[Milton-L] help interpret a line

Gardner Campbell gcampbel at mwc.edu
Mon Jan 26 08:43:54 EST 2004


I agree with nearly everything this reading offers, but I don't think it
entirely answers the difficulties of the passage. Satan's argument is
attractive to Eve in part because it allows her to reason regarding the
motions of her heart in such a way that they become productive not of
personhood and agency but of specious conclusiveness. Eve knows the law,
and she has experienced in this book an extraordinary range of taxing
moral challenges which she has responded to and remained sinless. Your
reading beautifully evokes Eve's moral knowingness (an awkward noun, but
one that points to the link between experiential and conceptual
knowledge in her agency). Yet in this moral knowingness there is always
the possibility that one can in essence reject the experience of natural
law (the inhibition her fear correctly produces) and reason a new law
for oneself in a manner that is actually a leap of faith, not an
instance of reason. At this moment Milton acknowledges with unusual
candor the limits of reason, mapping its potential to answer desire
instead of correct error. James Fleming was right to infer from my
earlier post that I believe reason has often produced just such
unanswerable tyrannies, and that the potential to produce such tyrannies
lurks within every instance of moral reasoning. I'm impressed Milton
would go this far in his drama of temptation.

Gardner Campbell
Mary Washington College

>>> HSKULSKY at email.smith.edu 01/26/04 1:58 AM >>>
The discussion of "The fear of death itself removes the fear" in this
thread has been wide-ranging and philosophically ambitious. These
virtues unfortunately don't license neglect of three elementary
constraints on interpretation: 

(1) Note the literal meaning, if it is available. 

(2) Note the anomalies that make the literal meaning problematic or
unacceptable.

(3) Try for a nonliteral reading that coheres with the prior line of
thought, if there is a prior line of thought. 

These constraints have been well known and well respected since
Hermogenes and Dionysius Halicarnassensis--indeed, since Aristotle; they
are given a straightforward and nuanced review by Augustine in his work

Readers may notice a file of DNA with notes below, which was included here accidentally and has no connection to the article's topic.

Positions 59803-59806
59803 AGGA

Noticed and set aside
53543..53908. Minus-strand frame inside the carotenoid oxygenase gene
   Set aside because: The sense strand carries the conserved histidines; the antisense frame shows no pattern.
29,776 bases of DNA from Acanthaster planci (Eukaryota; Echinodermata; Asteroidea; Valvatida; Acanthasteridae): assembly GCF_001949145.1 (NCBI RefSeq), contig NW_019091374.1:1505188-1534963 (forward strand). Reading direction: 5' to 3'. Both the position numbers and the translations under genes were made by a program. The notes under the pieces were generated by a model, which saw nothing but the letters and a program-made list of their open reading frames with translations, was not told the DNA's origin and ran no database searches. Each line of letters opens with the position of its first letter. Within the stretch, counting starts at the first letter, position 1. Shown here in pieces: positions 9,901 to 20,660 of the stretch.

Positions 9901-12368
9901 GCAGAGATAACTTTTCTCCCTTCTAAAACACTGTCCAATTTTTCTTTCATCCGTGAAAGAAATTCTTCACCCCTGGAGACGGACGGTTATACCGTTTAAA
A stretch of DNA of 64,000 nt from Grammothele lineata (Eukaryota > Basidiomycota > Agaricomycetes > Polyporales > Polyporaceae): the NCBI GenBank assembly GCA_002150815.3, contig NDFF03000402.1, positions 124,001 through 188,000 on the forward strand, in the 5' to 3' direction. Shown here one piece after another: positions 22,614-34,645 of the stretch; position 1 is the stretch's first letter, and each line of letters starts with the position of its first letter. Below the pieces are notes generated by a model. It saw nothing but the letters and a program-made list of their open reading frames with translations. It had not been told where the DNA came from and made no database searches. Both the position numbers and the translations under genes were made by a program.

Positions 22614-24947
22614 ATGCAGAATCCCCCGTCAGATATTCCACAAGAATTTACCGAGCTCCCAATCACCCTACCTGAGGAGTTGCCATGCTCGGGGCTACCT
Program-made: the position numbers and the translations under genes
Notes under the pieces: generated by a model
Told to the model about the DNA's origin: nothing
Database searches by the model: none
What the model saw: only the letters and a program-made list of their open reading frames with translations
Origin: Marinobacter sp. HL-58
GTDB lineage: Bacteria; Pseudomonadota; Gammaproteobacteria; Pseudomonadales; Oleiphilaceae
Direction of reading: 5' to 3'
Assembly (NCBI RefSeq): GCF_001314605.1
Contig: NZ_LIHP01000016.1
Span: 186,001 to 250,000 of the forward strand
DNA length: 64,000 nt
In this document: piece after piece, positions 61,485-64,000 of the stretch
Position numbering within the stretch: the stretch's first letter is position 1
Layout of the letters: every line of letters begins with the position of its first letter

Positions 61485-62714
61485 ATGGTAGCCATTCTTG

on Christian teaching; they are provably well known to Milton--indeed
inescapable (because omnipresent) to somebody exactingly reared in the
educational traditions from which Milton emerged. What follows is a
reading that attempts to honor (1)-(3).

(1) As the context requires, the fear the Tempter needs to discredit to
succeed in his project is Eve's fear of eating the apple. His purpose
all sublime is to get her to eat. In the quoted line he claims that fear
of eating is removed by another of Eve's fears, viz., the fear of DEATH.
Improving the quoted line by replacing "death" with "God" (among other
strange inventions recently offered) is rewriting the text, not
interpreting it. 

(2) The Tempter is claiming what is on its face a striking paradox: that
it is precisely because Eve fears death that she should, far from
fearing the apple, eat the apple forthwith. What has he just been saying
that could warrant this strange conclusion? How can fear of death
eliminate fear of eating a deadly meal? Read on.

(3) The Tempter has just been saying that the best way to SHUN evil--and
the evil of death in particular--is to learn from the apple how to KNOW
evil when it presents itself. As the name of the fruit indicates, it was
created precisely with this prophylactic purpose in mind. If the
Prohibition were seriously intended, it would involve Eve in a nasty
Catch-22: how can she shun what she doesn't yet know? No just God, and
hence no one who truly was God, would put his creatures in such a bind.
Eve, if you truly fear death, the apple is the last thing you should
fear! The fear of death itself removes the fear! So go ahead and eat,
and learn what really deserves to be feared!

Eve clearly reads the whole argument along the lines of (3): "What fear
I then, rather what KNOW to fear, / Under this IGNORANCE of Good and
Evil, / Of God or Death, of Law or Penaltie?" The apple is a "cure" (her
word) for a death-dealing ignorance.

The fallacious premise in the Tempter's argument is that Eve doesn't
know what evil is--that she is not yet capable of drawing moral or
axiological distinctions. Ignorance, argues the Tempter in effect,
sometimes excuses; this is one of the times. 

But Book 9 has been busily and abundantly showing us Eve's
sophistication in moral argument; in particular, she is well aware that
the point of abstaining from the apple, whatever its virtues, is to test
her "faith" and "love." Above all, if evil is unintelligible to Eve,
then so is fear, and so are threats. If threats are unintelligible to
Eve, then so are the terms of the prohibition. But the prohibition is
not lost on her, and she does fear the threat. This is hardly
surprising. Milton's God may be vulnerable to many grave charges, but he
is not stupid.

End of reading. Does this passage really address many of the
philosophical aporiai ventilated in recent communications? A heavy
burden of proof, I think, is on those who say so. 

But perhaps there is a philosophical issue lurking here.

The knowledge of evil provided by the fruit is not (a) conceptual
knowledge of what evil is, but (b) experiential knowledge of what it's
like to BE a doer of evil; "knowing" evil in sense (b) is compatible
with not knowing anything essential ABOUT evil (sense (a)). In fact, as
an agonized Adam will eventually realize (too late), knowledge (b) of
evil leads to a terrible deficit of knowledge (a). "Knowing" (like
"being") is systematically and treacherously ambiguous.
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